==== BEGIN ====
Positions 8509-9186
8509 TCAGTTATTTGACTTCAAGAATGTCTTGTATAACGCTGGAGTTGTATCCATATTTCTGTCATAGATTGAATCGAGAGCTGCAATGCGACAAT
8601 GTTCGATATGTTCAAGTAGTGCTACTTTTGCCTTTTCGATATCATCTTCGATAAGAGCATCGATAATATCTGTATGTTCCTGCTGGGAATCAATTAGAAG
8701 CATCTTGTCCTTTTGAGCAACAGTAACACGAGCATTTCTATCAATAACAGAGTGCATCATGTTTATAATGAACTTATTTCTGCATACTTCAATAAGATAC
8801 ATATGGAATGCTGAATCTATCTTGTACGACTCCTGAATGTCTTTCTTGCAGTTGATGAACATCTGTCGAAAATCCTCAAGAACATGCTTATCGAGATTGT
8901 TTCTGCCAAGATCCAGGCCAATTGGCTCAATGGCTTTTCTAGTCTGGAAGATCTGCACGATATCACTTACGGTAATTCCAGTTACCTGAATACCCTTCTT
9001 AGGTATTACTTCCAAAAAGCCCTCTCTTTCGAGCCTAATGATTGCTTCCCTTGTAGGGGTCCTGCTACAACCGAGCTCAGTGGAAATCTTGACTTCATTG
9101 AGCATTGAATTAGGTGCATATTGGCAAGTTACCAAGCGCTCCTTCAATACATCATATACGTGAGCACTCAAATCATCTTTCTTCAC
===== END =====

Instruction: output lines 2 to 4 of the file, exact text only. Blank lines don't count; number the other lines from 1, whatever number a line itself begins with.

8509 TCAGTTATTTGACTTCAAGAATGTCTTGTATAACGCTGGAGTTGTATCCATATTTCTGTCATAGATTGAATCGAGAGCTGCAATGCGACAAT
8601 GTTCGATATGTTCAAGTAGTGCTACTTTTGCCTTTTCGATATCATCTTCGATAAGAGCATCGATAATATCTGTATGTTCCTGCTGGGAATCAATTAGAAG
8701 CATCTTGTCCTTTTGAGCAACAGTAACACGAGCATTTCTATCAATAACAGAGTGCATCATGTTTATAATGAACTTATTTCTGCATACTTCAATAAGATAC